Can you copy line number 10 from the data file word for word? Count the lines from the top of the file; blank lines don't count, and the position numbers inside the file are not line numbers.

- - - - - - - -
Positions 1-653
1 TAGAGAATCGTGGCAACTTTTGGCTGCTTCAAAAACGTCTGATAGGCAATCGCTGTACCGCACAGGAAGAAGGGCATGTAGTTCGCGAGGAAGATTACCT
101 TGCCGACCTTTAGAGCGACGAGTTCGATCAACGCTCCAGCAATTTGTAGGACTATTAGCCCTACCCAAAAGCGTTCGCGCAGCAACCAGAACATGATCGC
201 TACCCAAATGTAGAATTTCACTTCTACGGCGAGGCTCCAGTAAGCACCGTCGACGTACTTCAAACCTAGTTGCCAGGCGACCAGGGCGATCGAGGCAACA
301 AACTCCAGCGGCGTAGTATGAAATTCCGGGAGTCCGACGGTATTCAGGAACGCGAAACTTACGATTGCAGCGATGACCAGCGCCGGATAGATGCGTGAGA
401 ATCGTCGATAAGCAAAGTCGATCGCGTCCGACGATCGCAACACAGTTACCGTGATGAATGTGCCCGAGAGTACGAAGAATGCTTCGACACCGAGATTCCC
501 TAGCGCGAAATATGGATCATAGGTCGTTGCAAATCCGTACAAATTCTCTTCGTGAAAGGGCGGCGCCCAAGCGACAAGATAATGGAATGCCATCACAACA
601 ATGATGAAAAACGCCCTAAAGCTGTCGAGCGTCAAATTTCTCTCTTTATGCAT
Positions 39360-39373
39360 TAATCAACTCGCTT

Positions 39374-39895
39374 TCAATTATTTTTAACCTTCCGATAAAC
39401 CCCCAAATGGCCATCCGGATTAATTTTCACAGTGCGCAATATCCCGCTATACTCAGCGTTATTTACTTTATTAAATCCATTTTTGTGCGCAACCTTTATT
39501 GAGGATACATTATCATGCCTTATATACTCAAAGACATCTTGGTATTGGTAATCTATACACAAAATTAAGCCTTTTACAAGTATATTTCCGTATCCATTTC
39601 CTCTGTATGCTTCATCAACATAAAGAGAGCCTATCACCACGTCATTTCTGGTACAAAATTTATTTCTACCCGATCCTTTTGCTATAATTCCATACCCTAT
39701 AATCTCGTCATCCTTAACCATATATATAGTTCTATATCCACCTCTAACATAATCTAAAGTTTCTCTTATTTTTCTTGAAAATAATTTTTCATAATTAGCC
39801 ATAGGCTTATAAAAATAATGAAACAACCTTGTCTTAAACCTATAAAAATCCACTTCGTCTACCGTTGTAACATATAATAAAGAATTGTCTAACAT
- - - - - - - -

39360 TAATCAACTCGCTT